It is also worth noting that not all of the branching pattern needs necessarily to be incorporated into the classification, as implied by Stuessy. Thus, not all of the dichotomies of the cladogram have to represent groups in the classification; however, all groups in the classification should represent a branch on the cladogram. Similarly, parts of the cladogram that are not fully resolved into dichotomous branches allow the formation of so-called metaphyletic groups, which are not resolvable into either monophyletic or paraphyletic groups given the current data set.
The assessment of the impact of cladistics on taxonomy is marred by a confusion of phylogeny and classification. Cladistics is a method of reconstructing the phylogeny of a group of organisms, and this phylogeny may (or may not) then be used to construct a classification. Consequently, cladistics produces an explicitly-stated and testable hypothesis concerning the phylogeny - it does not produce a testable classification, as claimed by Stuessy. The production of a classification is thus a by-product of the phylogeny, rather than an integral part of it (other potential by-products include, for example, the analysis of evolutionary patterns and the analysis of biogeography). This same confusion of trees and classifications carries over into the next chapter as well, to its considerable detriment. Stuessy also, strangely enough, considers that cladistic analysis is "most useful" at the specific and generic levels, although there is no clear justification for this conclusion.
The final chapter in this section, Evaluation of the Three Major Approaches: The New Phyletics (19 pages), is an attempt to synthesize the best bits of the phenetic, cladistic, and phyletic approaches to classification. As far as I can make out, the New Phyletics is something like a cladistic analysis but in which plesiomorphies turn out to be useful after all. Unfortunately, determining precisely when these plesiomorphies are useful does not appear to be able to be made explicit, thus leaving a very large subjective component in an otherwise laudable attempt to be objective.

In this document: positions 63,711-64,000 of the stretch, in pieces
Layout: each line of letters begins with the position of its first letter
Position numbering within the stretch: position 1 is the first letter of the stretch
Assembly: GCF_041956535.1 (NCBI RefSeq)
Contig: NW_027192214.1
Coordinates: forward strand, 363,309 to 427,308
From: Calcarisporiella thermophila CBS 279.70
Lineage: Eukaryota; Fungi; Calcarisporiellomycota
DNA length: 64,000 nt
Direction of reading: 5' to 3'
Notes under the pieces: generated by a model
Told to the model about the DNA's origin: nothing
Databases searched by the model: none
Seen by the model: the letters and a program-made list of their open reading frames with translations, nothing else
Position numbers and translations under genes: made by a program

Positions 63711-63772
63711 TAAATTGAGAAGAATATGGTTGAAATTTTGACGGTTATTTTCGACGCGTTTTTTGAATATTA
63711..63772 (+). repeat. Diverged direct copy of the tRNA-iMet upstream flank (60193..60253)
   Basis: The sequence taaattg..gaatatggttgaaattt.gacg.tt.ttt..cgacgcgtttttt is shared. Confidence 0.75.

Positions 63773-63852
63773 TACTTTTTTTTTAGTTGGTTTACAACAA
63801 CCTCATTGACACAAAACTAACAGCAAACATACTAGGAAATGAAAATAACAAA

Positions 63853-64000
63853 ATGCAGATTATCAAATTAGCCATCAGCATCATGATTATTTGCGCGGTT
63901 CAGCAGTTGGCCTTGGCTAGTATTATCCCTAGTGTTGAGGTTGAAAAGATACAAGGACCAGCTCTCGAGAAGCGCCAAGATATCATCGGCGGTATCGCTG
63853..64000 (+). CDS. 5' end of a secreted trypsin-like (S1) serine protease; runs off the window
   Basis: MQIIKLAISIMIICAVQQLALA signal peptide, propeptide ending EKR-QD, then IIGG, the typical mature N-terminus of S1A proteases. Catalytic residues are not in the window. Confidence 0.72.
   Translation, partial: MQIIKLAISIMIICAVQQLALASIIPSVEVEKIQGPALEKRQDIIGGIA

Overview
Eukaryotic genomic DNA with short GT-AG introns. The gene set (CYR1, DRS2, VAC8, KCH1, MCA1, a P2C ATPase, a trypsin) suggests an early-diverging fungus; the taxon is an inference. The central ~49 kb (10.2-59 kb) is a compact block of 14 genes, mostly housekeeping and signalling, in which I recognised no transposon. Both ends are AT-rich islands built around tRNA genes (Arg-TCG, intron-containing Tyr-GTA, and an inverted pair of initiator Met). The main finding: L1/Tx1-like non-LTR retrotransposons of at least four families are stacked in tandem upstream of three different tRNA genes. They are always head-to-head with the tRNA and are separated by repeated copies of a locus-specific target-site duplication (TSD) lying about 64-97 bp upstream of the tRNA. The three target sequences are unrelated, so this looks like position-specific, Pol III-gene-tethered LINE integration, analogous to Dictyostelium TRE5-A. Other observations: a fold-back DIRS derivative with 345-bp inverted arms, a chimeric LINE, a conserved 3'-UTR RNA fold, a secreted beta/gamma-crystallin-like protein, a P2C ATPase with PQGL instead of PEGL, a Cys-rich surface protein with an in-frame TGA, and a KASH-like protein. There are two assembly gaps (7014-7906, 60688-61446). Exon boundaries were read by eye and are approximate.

However, one of the main justifications for the New Phyletics is that the resulting classifications contain more information (patristic + cladistic, as discussed above), and so they suffer the problem of inadequate information retrieval. They are thus less predictive than the equivalent cladistic classification, not more predictive as claimed by Stuessy. Phyletics is also claimed to have more "efficiency" when producing classifications compared to cladistics, although this concept is equated solely with the speed of intuitive judgements. This is like preferring Newton's equations for planetary motion to those of Einstein - they produce answers faster, even if these answers are known to be inaccurate. Much is also made in this chapter of the number of characters used to construct classifications (more is better), but it is clear that it is the congruence of the characters rather than their quantity that is responsible for the stability of the resulting classifications.